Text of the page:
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MADRAS MISCELLANY

The booty from Pondicherry



Rich haul General Eyre Coote

General Eyre Coote who ransacked Pondicherry in 1861 (Miscellany, April 6) brought back to Madras a whole lot of booty. One small part of that loot was to contribute significantly in the years that followed. It was “a hand-press, cases of type and other equipment”. This was the first printing equipment to reach Madras.

As was narrated in this column, printing in India started in Goa and the Malabar Coast, faded out and was revived in Danish Tranquebar (Tarangambadi) by the German Pietists from Halle in the early 1700s. One of the later Tranquebar missionaries walked all the way to Madras, and found himself being made the representative for the Society for Promoting Christian Knowledge, London, which was unable to send out its own missionaries due to the East India Company not permitting British missionaries to come to India.

The missionary from Tranquebar who settled in Vepery was Johann P. Fabricius, a scholar, and soon to become fluent in Tamil and Telugu. He requested the Government of Madras for the equipment that had been found in Governor-General de Lally’s mansion where it had been lying unused from 1758. Fabricius offered to run the press in Vepery, giving priority to Government work, and only then taking up the Mission’s. The Government agreed, and so was born the East India Company’s Press aka the Vepery Press. In time, the two names were to develop as separate units, the former becoming today’s Government Press, the latter, the SPCK Press, then the Diocesan Press and now the CLS Press.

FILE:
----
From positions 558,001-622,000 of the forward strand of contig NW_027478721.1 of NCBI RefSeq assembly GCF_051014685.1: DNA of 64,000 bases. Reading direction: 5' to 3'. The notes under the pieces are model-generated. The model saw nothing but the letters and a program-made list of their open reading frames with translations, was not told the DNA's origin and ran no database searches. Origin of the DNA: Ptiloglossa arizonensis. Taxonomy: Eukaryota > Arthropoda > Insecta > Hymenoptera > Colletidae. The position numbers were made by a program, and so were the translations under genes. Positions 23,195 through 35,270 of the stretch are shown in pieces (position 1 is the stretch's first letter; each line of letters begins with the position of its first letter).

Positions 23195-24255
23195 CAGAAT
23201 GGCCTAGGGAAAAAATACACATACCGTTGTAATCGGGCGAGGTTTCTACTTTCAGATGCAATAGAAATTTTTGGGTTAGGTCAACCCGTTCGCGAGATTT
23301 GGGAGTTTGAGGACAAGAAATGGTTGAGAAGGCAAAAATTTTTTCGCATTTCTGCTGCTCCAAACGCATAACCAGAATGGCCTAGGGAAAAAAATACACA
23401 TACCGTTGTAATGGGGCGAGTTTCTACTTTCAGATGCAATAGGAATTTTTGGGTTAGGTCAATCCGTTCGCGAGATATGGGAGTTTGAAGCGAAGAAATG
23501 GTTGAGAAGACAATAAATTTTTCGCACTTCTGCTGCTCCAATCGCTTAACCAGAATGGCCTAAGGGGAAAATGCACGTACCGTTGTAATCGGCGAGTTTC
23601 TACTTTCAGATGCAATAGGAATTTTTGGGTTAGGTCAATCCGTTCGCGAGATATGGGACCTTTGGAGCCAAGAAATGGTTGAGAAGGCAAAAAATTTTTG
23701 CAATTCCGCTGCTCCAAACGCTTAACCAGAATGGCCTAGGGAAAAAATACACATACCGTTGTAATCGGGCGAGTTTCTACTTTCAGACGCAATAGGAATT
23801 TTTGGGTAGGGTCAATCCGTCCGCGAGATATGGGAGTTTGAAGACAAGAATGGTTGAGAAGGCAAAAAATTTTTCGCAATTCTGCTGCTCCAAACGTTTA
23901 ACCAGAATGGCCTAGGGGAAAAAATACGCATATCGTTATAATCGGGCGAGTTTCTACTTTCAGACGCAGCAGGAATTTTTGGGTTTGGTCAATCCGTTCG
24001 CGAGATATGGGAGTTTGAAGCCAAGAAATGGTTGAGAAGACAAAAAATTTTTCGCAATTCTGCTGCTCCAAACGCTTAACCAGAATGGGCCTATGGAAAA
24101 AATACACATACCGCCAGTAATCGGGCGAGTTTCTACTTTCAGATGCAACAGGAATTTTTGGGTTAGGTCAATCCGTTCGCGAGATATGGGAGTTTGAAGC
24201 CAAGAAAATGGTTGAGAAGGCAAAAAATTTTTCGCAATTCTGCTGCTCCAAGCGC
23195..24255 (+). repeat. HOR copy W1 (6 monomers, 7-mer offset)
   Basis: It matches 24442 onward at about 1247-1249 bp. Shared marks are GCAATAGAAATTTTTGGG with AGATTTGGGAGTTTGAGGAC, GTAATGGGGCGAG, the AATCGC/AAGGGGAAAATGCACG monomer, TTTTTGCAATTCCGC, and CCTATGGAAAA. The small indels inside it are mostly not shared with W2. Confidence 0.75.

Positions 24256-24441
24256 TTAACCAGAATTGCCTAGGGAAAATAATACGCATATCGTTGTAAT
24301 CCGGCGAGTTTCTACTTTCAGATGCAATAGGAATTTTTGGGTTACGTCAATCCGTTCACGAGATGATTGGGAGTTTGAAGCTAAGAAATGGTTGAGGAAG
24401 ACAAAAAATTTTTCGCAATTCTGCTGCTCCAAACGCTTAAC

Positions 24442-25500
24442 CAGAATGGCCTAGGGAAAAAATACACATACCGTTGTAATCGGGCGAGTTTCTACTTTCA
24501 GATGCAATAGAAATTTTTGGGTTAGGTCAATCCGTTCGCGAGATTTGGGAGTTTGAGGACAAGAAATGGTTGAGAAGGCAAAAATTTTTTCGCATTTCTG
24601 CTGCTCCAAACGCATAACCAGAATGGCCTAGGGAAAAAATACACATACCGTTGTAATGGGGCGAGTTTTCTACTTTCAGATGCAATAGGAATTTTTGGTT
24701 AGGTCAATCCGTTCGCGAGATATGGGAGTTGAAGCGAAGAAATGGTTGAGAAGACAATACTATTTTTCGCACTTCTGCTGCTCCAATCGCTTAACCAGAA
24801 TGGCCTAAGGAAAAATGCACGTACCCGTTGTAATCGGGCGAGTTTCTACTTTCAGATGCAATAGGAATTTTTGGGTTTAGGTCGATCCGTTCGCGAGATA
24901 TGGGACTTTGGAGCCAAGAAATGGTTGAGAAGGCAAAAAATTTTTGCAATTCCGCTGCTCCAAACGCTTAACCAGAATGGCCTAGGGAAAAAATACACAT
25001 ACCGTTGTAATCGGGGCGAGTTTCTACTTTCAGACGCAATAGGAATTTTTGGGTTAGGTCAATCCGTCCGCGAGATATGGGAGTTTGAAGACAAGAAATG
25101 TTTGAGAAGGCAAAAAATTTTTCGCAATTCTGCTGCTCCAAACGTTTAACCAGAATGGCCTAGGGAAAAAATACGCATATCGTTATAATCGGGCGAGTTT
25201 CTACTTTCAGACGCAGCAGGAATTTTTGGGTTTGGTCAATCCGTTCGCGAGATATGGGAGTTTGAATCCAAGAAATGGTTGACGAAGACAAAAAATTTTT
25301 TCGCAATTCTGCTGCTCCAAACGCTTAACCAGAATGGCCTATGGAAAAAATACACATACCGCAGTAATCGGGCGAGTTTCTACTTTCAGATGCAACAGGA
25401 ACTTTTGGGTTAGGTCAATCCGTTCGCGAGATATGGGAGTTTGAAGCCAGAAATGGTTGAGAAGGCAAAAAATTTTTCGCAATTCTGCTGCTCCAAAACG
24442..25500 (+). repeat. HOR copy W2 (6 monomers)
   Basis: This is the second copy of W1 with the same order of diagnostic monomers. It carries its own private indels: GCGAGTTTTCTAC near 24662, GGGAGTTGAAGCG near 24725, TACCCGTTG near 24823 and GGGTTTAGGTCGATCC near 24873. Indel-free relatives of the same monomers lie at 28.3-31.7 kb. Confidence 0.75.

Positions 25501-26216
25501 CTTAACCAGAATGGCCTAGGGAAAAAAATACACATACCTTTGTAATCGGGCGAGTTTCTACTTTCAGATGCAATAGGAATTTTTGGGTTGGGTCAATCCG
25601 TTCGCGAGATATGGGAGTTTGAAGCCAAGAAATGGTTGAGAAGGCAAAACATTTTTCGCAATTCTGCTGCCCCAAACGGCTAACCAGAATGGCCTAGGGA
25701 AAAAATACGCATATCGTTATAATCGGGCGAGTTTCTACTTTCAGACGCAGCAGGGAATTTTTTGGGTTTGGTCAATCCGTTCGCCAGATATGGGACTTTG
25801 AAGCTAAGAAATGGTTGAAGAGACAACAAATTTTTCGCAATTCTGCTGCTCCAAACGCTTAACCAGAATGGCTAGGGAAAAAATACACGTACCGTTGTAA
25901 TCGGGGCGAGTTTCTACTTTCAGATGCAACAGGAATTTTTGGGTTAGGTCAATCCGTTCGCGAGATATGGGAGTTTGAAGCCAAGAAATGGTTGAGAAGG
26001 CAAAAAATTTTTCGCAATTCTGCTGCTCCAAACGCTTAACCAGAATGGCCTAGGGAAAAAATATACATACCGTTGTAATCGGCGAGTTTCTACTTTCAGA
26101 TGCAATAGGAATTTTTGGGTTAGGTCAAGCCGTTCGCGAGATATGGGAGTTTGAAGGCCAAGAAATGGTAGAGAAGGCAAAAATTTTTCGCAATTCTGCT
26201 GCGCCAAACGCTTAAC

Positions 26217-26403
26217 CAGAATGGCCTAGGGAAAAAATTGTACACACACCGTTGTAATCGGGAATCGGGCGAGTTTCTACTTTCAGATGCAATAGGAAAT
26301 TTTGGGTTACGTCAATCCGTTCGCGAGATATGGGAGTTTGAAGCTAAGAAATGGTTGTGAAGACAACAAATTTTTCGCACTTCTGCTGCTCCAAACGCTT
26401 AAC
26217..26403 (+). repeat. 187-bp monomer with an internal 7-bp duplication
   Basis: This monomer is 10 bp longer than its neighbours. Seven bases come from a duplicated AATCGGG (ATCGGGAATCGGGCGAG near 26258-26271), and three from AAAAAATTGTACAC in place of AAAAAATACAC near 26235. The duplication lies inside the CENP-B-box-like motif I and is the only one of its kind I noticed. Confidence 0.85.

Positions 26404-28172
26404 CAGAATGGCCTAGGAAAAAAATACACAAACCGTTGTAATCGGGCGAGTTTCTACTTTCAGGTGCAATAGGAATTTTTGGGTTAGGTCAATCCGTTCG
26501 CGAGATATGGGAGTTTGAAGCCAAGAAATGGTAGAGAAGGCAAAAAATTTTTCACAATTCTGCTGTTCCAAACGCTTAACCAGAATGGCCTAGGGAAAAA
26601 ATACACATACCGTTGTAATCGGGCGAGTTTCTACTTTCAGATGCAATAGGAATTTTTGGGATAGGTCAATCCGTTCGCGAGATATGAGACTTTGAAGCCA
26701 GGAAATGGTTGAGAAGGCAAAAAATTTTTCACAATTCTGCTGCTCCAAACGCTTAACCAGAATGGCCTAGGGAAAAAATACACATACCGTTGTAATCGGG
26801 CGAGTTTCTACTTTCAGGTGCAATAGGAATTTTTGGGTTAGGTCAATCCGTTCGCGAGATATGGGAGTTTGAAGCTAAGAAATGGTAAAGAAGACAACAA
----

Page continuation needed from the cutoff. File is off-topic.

Fabricius, while running schools, translating Christian literature and doing a modicum of missionary work also found time to be a successful manager of the press. In 1766, he expanded the press by acquiring another printing machine from Tranquebar, imported Tamil type castings from Halle, and got a Tamil printer named Thomas from Tranquebar. It was this wing of the Vepery Press that enabled its growth over the years, making it one of the biggest printing presses in South India till the 1960s.

The first publication in Tamil from the Vepery Press was a catechism that Fabricius had translated. It was printed in 1766. Six years later there came out the first major work of the press, Fabricius’s revised version of the Malabar (Tamil) New Testament. In 1799, the Vepery Press issued its greatest publication, the Malabar-English Dictionary. Fabricius and his colleague Breithaupt then brought out the second part of this monumental work of theirs in 1786. Today, what survives of the press is the oldest surviving printing press in India. Obviously some good came out of the Carnatic Wars.

S. MUTHIAH

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